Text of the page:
by Niklas Göransson
Black tongue hymns – a discussion about devotion and tenacity with the trio of underground metal veterans in Pestis Cultus, a new project hailing from Perth, Australia.
– PESTIS CULTUS is a name which truly represents our sound and image, says Old. We embody the underground ethos: no compromise, this is black metal! We are the pest cult – a pest to the mainstream. In the year 2021 we will leave a stain with the release of our first album, which is every bit the four years of blood, sweat, and chaos since the band started. And, being our debut, we felt there was no need for a fancy title – what you see is what you get. For this record to be un-named is symbolic to us; it’s the death of what was, a new beginning.
PESTIS CULTUS’ eponymous debut album is due for a February 12 release by Signal Rex. It was recorded using the band’s own studio equipment over the course of two years: 2017 to 2019.
– I wanted to work with tape for the drums, says B.H, capturing whole takes of the songs so it would be either play it well or don’t! This also gave me the option to mix them down myself before forwarding them to the others. Over the years, I’ve learnt a lot from recording with analogue equipment. We ran through all the tracks in a live rehearsal-style situation; one take for most songs, maybe two for a couple of them so I could choose. I was well and truly on top of the material then, having played it quite regularly. Listening back to the record now, I made a wise decision. It saved us both money and from having someone else try to put their name on our hard work and creation.
– The guitars and vocals were then tracked over at my house, says Old, with the amp mic’d up to the mixer straight into a digital interface. This way, I felt more in command of the depth and the heavier EQs that recording in analogue doesn’t allow me to attain. B.C recorded the bass at B.H’s house, which has a similar set-up. I think he had more control with his knowledge of equipment and EQ than I did, which allowed him to really dial in the tones of his preference. This totally complemented the rest with that wider range of both contrast and depth in the dynamics of each song. We all came together to mix the album with the equipment we had at our disposal, and – considering what that was – we’re all really pleased with the outcome. Thirty-nine minutes over nine tracks of pure black fucking metal of death, featuring guest musician Mortiis to commemorate this unholy release.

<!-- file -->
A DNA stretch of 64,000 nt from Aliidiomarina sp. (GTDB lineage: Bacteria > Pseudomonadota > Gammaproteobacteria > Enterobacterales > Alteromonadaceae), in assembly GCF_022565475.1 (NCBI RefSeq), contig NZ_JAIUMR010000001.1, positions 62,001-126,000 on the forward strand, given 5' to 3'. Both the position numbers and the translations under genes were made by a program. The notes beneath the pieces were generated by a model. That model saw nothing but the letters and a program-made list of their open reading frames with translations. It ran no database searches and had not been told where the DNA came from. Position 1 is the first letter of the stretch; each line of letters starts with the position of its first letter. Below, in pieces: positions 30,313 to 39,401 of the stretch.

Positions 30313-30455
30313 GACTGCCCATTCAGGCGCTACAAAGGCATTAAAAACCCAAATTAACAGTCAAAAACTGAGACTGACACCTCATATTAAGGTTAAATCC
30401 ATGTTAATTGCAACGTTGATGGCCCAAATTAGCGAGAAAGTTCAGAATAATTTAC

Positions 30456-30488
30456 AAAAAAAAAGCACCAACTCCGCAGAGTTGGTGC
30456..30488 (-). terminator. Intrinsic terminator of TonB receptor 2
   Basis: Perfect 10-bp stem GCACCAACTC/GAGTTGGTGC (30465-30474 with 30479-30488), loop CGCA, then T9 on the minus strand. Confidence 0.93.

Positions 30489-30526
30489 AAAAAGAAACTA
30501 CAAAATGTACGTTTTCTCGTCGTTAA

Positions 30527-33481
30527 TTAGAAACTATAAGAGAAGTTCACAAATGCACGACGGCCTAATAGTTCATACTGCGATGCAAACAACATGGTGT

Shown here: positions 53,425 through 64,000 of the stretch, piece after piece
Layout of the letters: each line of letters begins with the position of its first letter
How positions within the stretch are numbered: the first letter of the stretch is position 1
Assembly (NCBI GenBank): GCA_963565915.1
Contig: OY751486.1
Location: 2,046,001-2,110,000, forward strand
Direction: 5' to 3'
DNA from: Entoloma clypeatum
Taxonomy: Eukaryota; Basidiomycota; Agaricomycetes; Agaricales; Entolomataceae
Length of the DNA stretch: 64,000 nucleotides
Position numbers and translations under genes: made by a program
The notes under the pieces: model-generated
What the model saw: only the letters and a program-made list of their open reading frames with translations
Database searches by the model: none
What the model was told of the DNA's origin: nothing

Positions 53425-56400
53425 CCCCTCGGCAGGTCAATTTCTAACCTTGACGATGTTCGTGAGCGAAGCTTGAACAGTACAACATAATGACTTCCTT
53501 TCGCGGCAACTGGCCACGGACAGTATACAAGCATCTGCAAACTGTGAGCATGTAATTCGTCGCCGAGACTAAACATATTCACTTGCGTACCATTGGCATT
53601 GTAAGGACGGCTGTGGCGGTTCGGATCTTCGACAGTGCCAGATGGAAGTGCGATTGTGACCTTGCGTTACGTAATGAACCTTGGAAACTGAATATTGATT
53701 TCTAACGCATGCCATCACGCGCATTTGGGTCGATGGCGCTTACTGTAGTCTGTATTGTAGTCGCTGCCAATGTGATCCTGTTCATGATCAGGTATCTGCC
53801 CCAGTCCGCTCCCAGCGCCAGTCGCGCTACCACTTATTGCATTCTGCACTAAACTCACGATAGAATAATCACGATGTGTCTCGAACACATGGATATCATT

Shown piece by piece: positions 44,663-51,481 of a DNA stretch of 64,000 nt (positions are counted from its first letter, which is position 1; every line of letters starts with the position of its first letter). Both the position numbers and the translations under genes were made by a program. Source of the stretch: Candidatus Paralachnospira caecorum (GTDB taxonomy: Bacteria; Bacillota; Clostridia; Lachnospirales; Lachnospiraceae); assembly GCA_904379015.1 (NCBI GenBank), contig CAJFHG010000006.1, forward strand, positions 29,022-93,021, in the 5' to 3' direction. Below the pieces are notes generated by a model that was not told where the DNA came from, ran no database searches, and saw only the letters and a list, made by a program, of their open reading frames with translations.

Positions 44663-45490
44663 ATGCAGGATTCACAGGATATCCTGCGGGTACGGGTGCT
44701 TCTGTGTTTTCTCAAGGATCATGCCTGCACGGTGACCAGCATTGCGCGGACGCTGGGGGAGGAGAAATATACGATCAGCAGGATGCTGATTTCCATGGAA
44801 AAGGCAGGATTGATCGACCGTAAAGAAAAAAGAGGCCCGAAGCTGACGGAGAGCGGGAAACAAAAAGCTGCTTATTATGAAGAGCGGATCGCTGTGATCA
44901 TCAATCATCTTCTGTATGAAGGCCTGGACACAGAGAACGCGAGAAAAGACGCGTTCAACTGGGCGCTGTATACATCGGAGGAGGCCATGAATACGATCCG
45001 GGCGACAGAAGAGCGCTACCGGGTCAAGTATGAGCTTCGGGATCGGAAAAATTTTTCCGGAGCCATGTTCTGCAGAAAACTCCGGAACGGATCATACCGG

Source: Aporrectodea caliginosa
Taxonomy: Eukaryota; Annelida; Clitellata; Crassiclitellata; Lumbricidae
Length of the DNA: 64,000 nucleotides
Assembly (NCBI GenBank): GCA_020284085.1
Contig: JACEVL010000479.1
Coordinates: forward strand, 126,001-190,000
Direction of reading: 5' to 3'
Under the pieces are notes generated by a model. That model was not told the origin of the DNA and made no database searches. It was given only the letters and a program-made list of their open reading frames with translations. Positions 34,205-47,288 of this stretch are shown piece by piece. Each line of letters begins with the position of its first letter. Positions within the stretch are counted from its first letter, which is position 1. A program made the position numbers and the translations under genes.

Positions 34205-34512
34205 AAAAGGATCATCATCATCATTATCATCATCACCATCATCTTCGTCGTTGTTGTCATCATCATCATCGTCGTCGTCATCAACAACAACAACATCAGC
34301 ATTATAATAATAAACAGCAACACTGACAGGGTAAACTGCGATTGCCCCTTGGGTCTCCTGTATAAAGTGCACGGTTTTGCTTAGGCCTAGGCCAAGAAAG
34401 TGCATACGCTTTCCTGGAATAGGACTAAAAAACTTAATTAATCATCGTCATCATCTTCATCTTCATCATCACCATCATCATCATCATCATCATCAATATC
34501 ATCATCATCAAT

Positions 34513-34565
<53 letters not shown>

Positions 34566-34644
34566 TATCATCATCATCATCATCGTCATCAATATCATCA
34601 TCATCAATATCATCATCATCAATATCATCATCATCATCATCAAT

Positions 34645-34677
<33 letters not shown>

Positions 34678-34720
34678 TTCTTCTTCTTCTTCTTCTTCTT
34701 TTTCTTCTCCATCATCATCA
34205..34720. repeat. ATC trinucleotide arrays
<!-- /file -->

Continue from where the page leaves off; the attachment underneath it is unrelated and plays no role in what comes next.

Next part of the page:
The album was mastered by Henri Sorvali of MOONSORROW and layouted by Spanish graphic design studio Heresie. As Old already mentioned, Norwegian dungeon synth pioneer Mortiis contributed the intro and outro.
– I’ve always been a big fan of his works. Not just the Mortiis project but also FATA MORGANA, CINTECELE DIAVOLUI and especially VOND! I first heard Mortiis back in ’99, with “Crypt of the Wizard” and became somewhat obsessed: his music was so dark and filled with mysticism. The personal contact came years ago – looking back now, I’m thinking around 2011… or 2012? Let’s say around that time. Both of us are avid music collectors, so we started doing trades and have kept in touch ever since. In 2017, I messaged him to explain what we were doing, and he really dug the idea of being involved. I wrote some tracks based on his creations to form what is now the intro and outro. All of us believe the collaboration worked well and brought our record more depth. Time and perseverance for the ultimate of outcomes, right? Mortiis and I were able to meet in person for the first time back in July 2018, when he toured Australia; we were the supporting act for his Perth show.
PESTIS CULTUS have played quite a few local gigs the last two years, supporting prolific international bands like TREPANERINGSRITUALEN, INCANTATION, and KRISIUN – all this without a single release to their name. I found this peculiar. Are there no black metal bands with albums out in Perth?
– Well, we did put out a demo through Signal Rex back in 2016, and a self-released rehearsal in 2017 – both of which were also released as an EP – coupled with a split seven-inch with VETËVRAKH through Harvest of Death the same year. Granted, all this was under the band’s old name, SNORRI, but people here know what we’re about. So, following the name-change, offers for shows have been there since day one. Perhaps from a level of respect, as well as the momentum and support carried over from the SNORRI days. Also, a newer interest from people who were curious about what we’ve all been involved in from our past has definitely followed us with the name change, which is good.
– When upcoming shows have been announced, says B.H, we’ve known who to express interest to. Or have chosen to simply leave it up to our reputation as a live band. Perth is rather small, so you don’t necessarily need a demo or full-length album to get international support slots; bands are judged on merits such as musicianship and conviction. And when it comes down to it, ‘pulling numbers’ at shows must be part of the promoter’s perspective.
Ever inquisitive, I headed over to Metal Archives and listed all the black metal bands from Perth. I was surprised to find a sizeable portion of them to be of the ‘depressive’ persuasion; I’ve been to Australia several times and met numerous metalheads, but very few gave a particularly suicidal impression. Perhaps it’s a Perth thing.
– What is a Perth thing? says Old. All I can say from my perspective is that every city has the same issues, regardless of geographical exploits. I think people play on the idea of Perth being isolated. Even so, the influx of depressive metal bands here is a bit of a joke to me personally. I have spoken about this topic in previous interviews and it’s in the past now, where it belongs. I don’t really know too much about what’s happening or trending in the local metal scene these days – new bands or whatever. Perth has a very small-town mentality about it, which is why we’ve been more involved with doing shows amongst the local punk and crust scene. There are some absolutely crushing acts here, like SELF HARM, TERRITORY, FUKKER, HEXX, DROWNING HORSE, and the list goes on. All of them are incredibly underrated and deserve attention! Actually, it’s mainly the people involved in the mentioned bands who’ve included us in a lot of international supports and local crust punk shows. In this regard, I’d also like to give a notable mention to Melbourne’s KOLLAPS.
Even though PESTIS CULTUS is a relatively new act, its members all appear to have long resumes of scene involvement in the Australian underground.